Paris Poems: 270 / 500

0293 Black, White, Gray, Color

Rating: 3.4

Black and white are the magic of the drama
in the world of film;
gray, the poetry –
silver-gray of Paris; sunshine gray;
dark tragic gray of lovers’ partings
on the symbolic bridge, while the Seine
flows inexorably, darkly past like life and love;

who needs Casablanca in full color?

But there’s another gray –
the gray of exhaustion.
In 1945, a trip to London was a trip
to another race, of gray to unhealthy white
exhausted survivors, of the bombs
and doodlebugs and rockets,
of dead husbands, wives, sons or daughters,
broken marriages; bomb-shelter life drained of all emotion,
and almost too tired to welcome peace;
gray as the soot-encrusted buildings,
of smoke and London fog;
and Eliot’s ‘Waste Land’ which we had read
before 1939 as a vision of the new poetry
was now in 1945 a vision in the mirror
of what we were, of how it was; the truth of life.

Paper – so dangerously brought across the sea in war
from Canada, in ships sharked by U-boats,
bombs, torpedoes, was reserved for
the War Effort – propaganda, booklets
portraying the British countryside, the villages, we were fighting for;
and the occasional Penguin book on brownish paper,
of the dazzling white and crisp black contours
of the Modern Architecture
in which we all, we happy all would live – this earth,
this realm, this England, this jewel set
in a silver sea, this demi-paradise...
Corbusier would house us in the sky,
reclining in our Breuer chairs,
Gropius would cosset us,
our outhouse would be Bauhaus.. in
a paradise of black and white and gray
as they and we should be

and then, as we continued to snip
our ration books, ‘restrictions were lifted’ on some things,
and from America, that magic land, where
possibility had not died, one could order through the post
the lavish world of the colour magazine; and such things as
‘American Home’ came like a rainbow zapping
through the letter-box –
like some art film, black and white and poetic gray which
suddenly printed in full Technicolor:
California sunned itself by long, low walls,
fierce cacti tamed in terracotta pots;
New England sparkled, spick and span,
white picket fences in the sunshine,
The Flag on every trim front lawn,
and at the door, She wall-to-walled her smile
which matched her frilled red-white gingham apron
and the 2.2 children looking up at her adoringly,
young Dad with his pipe in the background;
inside, the blue-white gingham table-cloth
and blue-white crockery zinged against
the buttercup yellow wall; the bright blue red green yellow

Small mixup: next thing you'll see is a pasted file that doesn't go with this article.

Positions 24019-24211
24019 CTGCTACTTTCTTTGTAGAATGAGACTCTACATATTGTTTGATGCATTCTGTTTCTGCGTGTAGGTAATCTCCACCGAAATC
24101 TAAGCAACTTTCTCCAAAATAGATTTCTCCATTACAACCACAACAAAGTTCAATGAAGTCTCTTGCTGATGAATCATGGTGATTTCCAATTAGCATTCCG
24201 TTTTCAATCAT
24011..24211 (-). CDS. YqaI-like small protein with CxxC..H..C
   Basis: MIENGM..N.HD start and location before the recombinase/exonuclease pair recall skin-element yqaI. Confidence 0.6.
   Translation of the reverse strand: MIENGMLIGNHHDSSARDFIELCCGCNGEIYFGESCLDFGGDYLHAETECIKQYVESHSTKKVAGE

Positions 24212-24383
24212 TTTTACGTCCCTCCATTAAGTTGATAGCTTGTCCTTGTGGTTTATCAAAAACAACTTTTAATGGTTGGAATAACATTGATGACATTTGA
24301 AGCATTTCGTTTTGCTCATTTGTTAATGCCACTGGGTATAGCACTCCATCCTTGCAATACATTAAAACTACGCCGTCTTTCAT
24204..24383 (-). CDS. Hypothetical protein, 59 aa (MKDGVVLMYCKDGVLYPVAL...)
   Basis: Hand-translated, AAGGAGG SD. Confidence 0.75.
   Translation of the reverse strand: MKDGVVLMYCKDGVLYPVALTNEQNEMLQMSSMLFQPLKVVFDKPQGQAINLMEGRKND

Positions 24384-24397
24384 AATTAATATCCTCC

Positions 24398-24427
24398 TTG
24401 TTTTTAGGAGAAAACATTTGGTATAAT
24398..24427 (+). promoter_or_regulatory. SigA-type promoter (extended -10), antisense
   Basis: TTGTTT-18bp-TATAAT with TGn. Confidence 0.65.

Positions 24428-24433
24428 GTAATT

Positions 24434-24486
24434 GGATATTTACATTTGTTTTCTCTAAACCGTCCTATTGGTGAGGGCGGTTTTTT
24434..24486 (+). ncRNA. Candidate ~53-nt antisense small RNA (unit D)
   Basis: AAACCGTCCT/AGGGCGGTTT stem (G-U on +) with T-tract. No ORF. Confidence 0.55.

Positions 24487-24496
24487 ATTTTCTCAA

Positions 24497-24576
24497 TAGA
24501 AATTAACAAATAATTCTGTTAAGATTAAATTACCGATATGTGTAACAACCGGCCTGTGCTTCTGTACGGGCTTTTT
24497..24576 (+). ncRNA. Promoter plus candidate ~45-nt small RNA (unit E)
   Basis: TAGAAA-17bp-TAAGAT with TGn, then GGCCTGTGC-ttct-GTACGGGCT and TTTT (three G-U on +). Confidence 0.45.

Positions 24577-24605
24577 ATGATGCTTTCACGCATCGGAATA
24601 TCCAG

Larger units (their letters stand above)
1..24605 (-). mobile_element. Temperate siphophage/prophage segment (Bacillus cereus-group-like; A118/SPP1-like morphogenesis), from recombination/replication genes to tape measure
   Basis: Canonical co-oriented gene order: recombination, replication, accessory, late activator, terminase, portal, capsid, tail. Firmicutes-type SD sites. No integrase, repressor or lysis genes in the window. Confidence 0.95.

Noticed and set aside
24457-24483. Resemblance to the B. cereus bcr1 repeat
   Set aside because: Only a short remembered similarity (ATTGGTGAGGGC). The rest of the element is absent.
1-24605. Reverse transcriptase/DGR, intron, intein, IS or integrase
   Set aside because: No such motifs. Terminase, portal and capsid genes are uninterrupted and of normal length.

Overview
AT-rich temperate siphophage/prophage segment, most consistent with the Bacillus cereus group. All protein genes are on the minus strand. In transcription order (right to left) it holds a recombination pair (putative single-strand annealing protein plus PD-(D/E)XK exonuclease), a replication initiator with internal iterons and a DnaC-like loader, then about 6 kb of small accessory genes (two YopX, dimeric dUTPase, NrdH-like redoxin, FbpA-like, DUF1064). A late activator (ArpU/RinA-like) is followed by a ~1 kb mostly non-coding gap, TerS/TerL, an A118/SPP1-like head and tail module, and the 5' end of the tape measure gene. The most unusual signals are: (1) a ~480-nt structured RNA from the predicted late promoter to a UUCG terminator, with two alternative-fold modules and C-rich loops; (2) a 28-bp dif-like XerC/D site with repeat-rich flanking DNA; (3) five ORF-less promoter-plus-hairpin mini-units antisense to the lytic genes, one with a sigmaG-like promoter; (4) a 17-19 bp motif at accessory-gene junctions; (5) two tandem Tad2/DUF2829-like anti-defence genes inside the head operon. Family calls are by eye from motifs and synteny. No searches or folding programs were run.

painted (do it yourself) or stencilled
Pennsylvania Dutch chairs and cupboards said,
life is good, listen to the
Hoagy Carmichael, Benny Goodman, Johnny Mercer
in the background, life is buoyant, look at all the colours,
optimism runs from every tap, it’s in the air,
we’ll think of a new word for it all – upbeat…

and the blood began to flow in our gray, exhausted cheeks:
there must be hope, for Over There, Over There,
yes, the Yanks were showing us, there was a magic land,
and it was here and now; Somewhere over The Rainbow
had arrived; Deanna Durbin sang, Nat crooned; there was, after all,
Something Worth Fighting For..

It’s a moment in history some forget,
some will never know, some few remember,
the moments of the heart which escape
the compressions of the history books,
the moral fables of a hopedry world; but
live undaunted in the memory
in full, glorious color,
the moments of the heart.

kskdnj sajn 24 February 2006

A very respectable poem Michael. This was indeed a pleasure to read, and yes.. an important keepsake I'm sure for many. Truly, Angie

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Raynette Eitel 24 February 2006

Michael, this poem really ought to be published in the history books so our children and grandchildren can see the drab colors of the war and what hope the U.S. brought to our allies in Great Britain. 'Historical conclusions' have been written and re-written but within your wonderful poem is the drab color of war and fear against the rainbow of hope. This is beautifully done. I am bookmarking it and printing it out to show my family and friends. Thank you for this lovely rendering of a sorrowful time for you. Raynette

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... ... 24 February 2006

you seem to rally against historical conclusions in an attempt to arrive at a more sentimental or universal conclusion. the sense of the poem is similar to that in the early poems of ted hughes' birthday letters when sylvia plath enters his life in britain, the sense of american activity and colour, that was in 1955 and the stench of the war and disrepair hadn't left. the two world wars economically and physically drained us, killed our empire. america picked up the pieces. you portray this shift as moving from black and white to colour. maybe you are fortunate in a perverse way for your life to have spanned the period it has in history, for you have witnessed two separate ages, and there must be a wisdom of sorts in that.

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Cj Heck 24 February 2006

Excellent poem, Michael - will we, as a universal society, ever learn? Again, excellent. Many hugs, CJ

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